A big blow to film production at Kodak and Fuji

Discussion in 'Product Availability' started by Photo Engineer, Sep 3, 2010.

  1. Photo Engineer

    Photo Engineer Subscriber

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    I have just heard of a "silent" revolution affecting all companies making motion picture print films.

    As 3D becomes more popular, theaters (except I Max) must convert to digital if they are to show 3D movies. This causes a huge decrease in the demand for color print film and reduces throughput at both Kodak and Fuji.

    Another sad day for us.

    PE
     
  2. Jeff Kubach

    Jeff Kubach Member

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    I hope you wrong, but if your right, what the hell!

    Jeff
     
  3. BetterSense

    BetterSense Member

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    I believe you. Here, even the cheap theaters are showing 3D movies now.

    I hate 3D movies anyway.
     
  4. Jeff L

    Jeff L Subscriber

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    I have no use for 3D. It may pass like it did in the 50's (3D with smell-o-rama) but after it injures film manufacturing. I read somewhere that the push for 3D was partly to combat bootlegging. Who knows what will happen- we'll see.
     
  5. Ian Grant

    Ian Grant Subscriber

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    Okay so a cinema puts in 3D digital capable equipment, but most Cinemas are Multiplex, so how big a change will that really be.

    3D photography is older than both Kodak & Fuji but has still not broken through as a mainstream product after well over 120 years.

    I've seen superb 3D MF photography, but it's a distraction, how important is it for Cinema, most people will say not really. It's far more important for interactive gaming etc.

    Ian
     
  6. Barry S

    Barry S Subscriber

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    Theaters are steadily converting to digital regardless of 3D--it's just a matter of how fast it happens. 3-D is the same crappy gimmick it's always been, but it allows theaters to charge a premium for tickets. Film distributors would love nothing more than to switch over to digital distribution to save the enormous costs of making and shipping film prints. I think there will plenty of cinematographers that continue to insist on shooting film, but the distribution channels will be mostly digital. A lot depends on the cost/benefit of converting screens to digital. It's still very expensive for the complete setup that includes projectors/servers/etc. and theatre owners know it will all be obsolete quickly.
     
  7. damienm

    damienm Member

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    I'm no expert, but recall reading somewhere before, that the current movie industry practice is to archive all digital footage on film. Besides I imagine most of the movie footage that's currently shot is already more than likely digital. Many directors still like to shoot on film stiil, but I wonder if the final result is not digitised for production, having been captured/ shot on film.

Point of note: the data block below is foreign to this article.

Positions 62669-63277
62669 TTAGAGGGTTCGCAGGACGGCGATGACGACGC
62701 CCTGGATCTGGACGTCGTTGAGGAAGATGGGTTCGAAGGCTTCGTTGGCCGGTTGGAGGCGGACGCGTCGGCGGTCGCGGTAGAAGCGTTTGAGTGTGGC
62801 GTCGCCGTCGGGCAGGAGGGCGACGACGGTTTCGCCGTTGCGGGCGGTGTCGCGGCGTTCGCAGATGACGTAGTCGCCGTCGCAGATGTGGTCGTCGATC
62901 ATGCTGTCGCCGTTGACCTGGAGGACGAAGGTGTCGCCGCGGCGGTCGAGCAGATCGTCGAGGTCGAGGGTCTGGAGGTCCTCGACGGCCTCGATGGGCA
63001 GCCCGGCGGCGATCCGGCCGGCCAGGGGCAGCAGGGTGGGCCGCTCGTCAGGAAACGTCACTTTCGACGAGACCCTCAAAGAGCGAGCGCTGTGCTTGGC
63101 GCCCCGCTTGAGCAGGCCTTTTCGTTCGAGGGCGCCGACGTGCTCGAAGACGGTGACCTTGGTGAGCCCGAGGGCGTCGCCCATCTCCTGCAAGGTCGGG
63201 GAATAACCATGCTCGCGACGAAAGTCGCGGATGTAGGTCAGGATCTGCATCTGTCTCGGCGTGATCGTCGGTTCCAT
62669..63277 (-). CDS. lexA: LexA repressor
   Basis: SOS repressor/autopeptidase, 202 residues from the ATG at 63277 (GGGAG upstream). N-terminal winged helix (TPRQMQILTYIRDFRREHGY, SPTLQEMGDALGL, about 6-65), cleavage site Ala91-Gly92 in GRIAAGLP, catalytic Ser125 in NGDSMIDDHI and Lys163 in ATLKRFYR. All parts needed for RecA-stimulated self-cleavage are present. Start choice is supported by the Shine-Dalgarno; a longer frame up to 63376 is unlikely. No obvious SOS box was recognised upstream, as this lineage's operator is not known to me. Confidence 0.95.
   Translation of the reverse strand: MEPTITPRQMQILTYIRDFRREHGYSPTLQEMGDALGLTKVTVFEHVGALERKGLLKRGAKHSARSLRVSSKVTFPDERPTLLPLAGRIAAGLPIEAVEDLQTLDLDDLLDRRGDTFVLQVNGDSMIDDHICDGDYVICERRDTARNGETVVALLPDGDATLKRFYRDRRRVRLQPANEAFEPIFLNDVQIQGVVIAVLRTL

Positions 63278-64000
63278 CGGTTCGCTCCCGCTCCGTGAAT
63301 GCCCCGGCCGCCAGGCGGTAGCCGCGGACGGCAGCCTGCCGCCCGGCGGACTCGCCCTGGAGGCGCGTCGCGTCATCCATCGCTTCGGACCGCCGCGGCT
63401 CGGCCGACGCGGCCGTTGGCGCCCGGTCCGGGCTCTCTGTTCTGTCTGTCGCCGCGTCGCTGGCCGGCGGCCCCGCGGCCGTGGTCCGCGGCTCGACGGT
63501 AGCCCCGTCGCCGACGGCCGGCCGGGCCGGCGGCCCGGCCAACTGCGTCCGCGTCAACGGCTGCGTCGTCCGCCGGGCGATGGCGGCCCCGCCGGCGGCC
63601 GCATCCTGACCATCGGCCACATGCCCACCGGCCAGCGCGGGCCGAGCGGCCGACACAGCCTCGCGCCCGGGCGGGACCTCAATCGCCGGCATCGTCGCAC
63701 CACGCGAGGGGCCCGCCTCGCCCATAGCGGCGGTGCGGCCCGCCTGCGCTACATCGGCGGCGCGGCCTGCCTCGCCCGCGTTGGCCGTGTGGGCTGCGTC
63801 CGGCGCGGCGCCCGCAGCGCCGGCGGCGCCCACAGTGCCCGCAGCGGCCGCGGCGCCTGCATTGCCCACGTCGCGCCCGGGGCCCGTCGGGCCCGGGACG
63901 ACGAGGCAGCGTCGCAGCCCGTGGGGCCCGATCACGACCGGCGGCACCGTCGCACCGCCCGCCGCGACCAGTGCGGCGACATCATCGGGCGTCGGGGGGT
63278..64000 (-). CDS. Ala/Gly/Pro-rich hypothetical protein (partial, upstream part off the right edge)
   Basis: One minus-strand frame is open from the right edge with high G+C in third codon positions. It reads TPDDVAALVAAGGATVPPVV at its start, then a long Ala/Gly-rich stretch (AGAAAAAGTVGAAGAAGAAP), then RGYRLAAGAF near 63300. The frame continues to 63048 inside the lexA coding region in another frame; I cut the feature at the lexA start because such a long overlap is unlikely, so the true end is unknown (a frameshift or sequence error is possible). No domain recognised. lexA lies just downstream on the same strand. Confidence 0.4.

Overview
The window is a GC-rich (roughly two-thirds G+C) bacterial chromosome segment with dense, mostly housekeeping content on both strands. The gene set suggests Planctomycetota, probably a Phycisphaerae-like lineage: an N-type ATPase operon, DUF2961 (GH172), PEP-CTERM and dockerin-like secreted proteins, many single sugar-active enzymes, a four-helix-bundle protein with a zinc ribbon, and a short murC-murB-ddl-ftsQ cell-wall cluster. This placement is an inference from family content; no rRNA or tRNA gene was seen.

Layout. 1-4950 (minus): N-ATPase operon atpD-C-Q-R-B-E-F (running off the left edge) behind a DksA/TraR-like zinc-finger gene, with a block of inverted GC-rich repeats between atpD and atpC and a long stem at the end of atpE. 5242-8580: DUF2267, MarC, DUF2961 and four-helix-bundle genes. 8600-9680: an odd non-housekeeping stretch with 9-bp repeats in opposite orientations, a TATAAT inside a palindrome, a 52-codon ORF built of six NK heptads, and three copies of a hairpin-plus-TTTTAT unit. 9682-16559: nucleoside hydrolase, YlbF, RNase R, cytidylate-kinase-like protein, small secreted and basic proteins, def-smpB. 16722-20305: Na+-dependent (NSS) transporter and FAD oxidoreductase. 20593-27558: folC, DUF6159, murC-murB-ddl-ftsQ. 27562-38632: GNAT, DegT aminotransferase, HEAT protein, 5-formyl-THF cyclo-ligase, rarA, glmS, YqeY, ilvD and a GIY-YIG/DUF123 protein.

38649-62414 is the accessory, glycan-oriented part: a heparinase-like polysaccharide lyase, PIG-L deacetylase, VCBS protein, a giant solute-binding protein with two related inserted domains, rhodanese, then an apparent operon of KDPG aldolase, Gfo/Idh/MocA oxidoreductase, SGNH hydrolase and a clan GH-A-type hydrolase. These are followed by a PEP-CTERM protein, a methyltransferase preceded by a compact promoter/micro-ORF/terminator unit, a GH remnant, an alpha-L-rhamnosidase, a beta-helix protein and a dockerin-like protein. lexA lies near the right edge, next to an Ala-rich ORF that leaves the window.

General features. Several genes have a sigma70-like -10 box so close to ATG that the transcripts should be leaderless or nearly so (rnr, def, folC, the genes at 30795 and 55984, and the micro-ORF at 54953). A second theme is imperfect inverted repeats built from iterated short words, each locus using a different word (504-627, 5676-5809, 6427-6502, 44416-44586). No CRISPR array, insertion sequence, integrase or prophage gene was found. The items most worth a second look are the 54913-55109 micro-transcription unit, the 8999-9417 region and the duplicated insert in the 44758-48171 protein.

I don't think the state of the film production market is in such a perilous state anymore, and has rebounded quite a bit since the initial digital tsunami. Perhaps Fuji/ Kodak may end up selling their film production business, but film is going to be around for quite a while I suspect.

    Some companies are being pretty shrewd and marketing film to the older end of the amateur market as a way to simplify again, and just shoot a roll and have someone else worry about the developing and printing. Much of my parents generation do not want to have to go near a computer unnecessarily, and I wouldn't be surprised to see a potentially big swing back to film among the more mature, lower volume enthusiast shooters out there.

    Myself, I do not have too much fear of film disappearing. Hell, if there is a sustainable market for 35mm, 120, 4x5 and 8x10 film to remain in production after the backside fell out of the film industry with the mass migration of casual shooters to digital, then I think we'll be ok.

    I think the shine has gone off digital these past few years, and sense is returning, with most people now deciding on what to shoot on the basis of what they need. Only way for film is up, the way I see it, regardless of what happens with the movie industry or other current large industry consumers of film.

    The film market already reached bottom.
     
  8. Ian Grant

    Ian Grant Subscriber

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    Food for thought is that Digital films are being archived on FILM

    Ian
     
  9. Photo Engineer

    Photo Engineer Subscriber

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    The 3D craze has been an incentive for theaters to convert to digital. And, due to the premium cost for the tickets, it helps defray the cost of the conversion!

    Even if it is a short lived craze, it is doing damage at the present time to print film production and is causing a decrease in film production. This decreases profit at EK and Fuji and decreases the number of trained people able to make the films we want.

    Even if 3D vanished this year, print film consumption would have been rather badly damaged. This is my understanding of the situation as it now stands!